Teads CEO Pierre Chappaz: “What’s Unique About LatAm is Mobile”
Portada sits down with Teads CEO Pierre Chappaz to discuss the latest in advertising technology, the company's pioneering of outstream video and just what makes Latin American audiences unique.
By Gretchen Gardner
According to Pierre Chappaz, Teads is the "champion of quality" when it comes to their inventory of native video formats and tailored offerings for publishers. Tead's spectacular growth (the company distributes one billion videos a month) suggests this may be true, so what's behind the success?
What is clear is that Chappaz and the team at Teads understands what Internet users want, and they don't try to fight it. "Outstream means video ads that are sitting outside of the video content. We don't do pre-roll, which is this forced advertising that the users hate, so we have invented outstream video, which is more precisely described as native video advertising because this is video ads which are inserted in a smart way into editorial content."
Some observers claim that in-article outstream ads will become a commodity and run the same fate as banners and display advertising. Chappaz disagrees, describing native video advertising as a "gamechanger" that has brought major brands like Samsung, Cartier, Microsoft and UBS to the company as partners for video advertising content. To Chappaz, this impressive roster grew out of Teads' ability to offer an alternative to pre-roll that users would actually watch.
Chappaz explained that when users see a pre-roll ad, "they open another window, they open another tab, and they come back when the ad is finished," and that "brands end up spending money for ads that nobody sees." With Teads' opt-in native video format, every ad that is viewed has been selected by an engaged, interested user. While it's easy to assume that nobody would choose to watch an ad, Teads' success suggests otherwise.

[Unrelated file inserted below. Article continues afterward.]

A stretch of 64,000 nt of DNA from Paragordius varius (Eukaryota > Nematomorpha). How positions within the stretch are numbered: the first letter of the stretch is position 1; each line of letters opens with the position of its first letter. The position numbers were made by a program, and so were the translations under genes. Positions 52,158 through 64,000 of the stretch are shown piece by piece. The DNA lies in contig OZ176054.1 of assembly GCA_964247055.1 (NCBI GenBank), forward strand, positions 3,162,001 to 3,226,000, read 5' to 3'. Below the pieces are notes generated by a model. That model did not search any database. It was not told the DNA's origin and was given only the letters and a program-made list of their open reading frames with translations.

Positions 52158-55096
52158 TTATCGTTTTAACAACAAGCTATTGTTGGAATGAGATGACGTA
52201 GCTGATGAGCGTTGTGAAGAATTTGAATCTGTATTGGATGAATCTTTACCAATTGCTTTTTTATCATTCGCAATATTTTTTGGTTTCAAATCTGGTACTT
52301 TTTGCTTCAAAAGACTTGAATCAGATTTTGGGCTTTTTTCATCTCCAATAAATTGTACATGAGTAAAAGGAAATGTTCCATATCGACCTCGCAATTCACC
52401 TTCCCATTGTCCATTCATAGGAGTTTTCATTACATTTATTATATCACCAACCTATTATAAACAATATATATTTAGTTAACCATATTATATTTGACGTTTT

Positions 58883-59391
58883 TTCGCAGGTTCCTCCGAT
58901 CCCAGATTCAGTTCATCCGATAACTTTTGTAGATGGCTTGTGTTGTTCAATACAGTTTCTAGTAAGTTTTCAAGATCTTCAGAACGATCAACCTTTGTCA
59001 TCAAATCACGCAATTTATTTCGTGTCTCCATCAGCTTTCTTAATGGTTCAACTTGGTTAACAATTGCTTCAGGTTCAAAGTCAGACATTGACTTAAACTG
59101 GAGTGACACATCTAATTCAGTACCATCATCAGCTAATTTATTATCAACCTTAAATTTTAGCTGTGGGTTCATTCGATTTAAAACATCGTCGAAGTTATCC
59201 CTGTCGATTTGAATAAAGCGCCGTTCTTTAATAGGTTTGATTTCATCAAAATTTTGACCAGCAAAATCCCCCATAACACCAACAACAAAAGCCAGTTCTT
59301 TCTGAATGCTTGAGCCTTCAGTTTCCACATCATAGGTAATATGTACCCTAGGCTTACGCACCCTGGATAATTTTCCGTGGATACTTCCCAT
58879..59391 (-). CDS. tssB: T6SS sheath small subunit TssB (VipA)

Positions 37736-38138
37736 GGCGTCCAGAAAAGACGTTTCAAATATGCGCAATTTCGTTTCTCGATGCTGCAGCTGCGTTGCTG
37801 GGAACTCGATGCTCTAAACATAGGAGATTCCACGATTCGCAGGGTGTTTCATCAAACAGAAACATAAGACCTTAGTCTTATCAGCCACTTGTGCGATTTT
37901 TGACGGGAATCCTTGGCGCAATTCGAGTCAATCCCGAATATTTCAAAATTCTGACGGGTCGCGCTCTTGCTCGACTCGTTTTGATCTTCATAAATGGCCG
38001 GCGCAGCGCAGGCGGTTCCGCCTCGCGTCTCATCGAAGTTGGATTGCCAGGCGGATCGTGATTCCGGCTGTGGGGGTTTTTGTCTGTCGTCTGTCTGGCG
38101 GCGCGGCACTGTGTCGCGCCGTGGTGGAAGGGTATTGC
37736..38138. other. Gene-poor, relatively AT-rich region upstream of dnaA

We don't do pre-roll, which is this forced advertising that the users hate, so we have invented outstream video, which is more precisely described as native video advertising because this is video ads which are inserted in a smart way into editorial content.
And what about LatAm? Chappaz believes that the space for growth in the region is "absolutely enormous," which explains the company's new presence in Brazil, Argentina, Colombia, Mexico and Miami. And the most unique aspect about Latin America? The use of mobile, Chappaz says. Which works for him, because Teads'inventory is much more suitable for mobile than desktop, and since mobile is a very "personal screen," it is a very effective format for reaching audiences.
Chappaz asserted that Teads is currently the largest video network in all of Latin America except for Brazil, where he believes they will come out on top by the end of this quarter.
When it comes to standards for native video, Chappaz expressed particular concern for those of targeting and viewability. According to MSEAI standards, "a video is considered viewable if you are seeing 2.5 seconds on the player. We would understand that as very weak. Completed views, for instance on mobile, 10 or 15 seconds, on desktop, 30 seconds, this is a completed view. This is a real view a brand should be happy to pay for. But 2 seconds, what is that?"
It almost sounds like Teads has it all - they've found a way to reach audiences without forcing them to watch videos they don't like, and they're conquering markets all over the world. What's the next big thing? Taking advantage of the migration of users from TV to Internet. Chappaz is sure that the primary screen will be mobile, not TV, sooner rather than later. Teads' FFP technology, which was released last summer and has been implemented for some of the world's biggest publishers, is set to trump DSP in terms of quality, says Chappaz.
It's an exciting time in the industry. Teads is proof that quality may be better than quantity, and that viewable ads aren't necessarily forced down peoples' throats. It's a novel concept - perhaps the first of many we will see from this innovative company.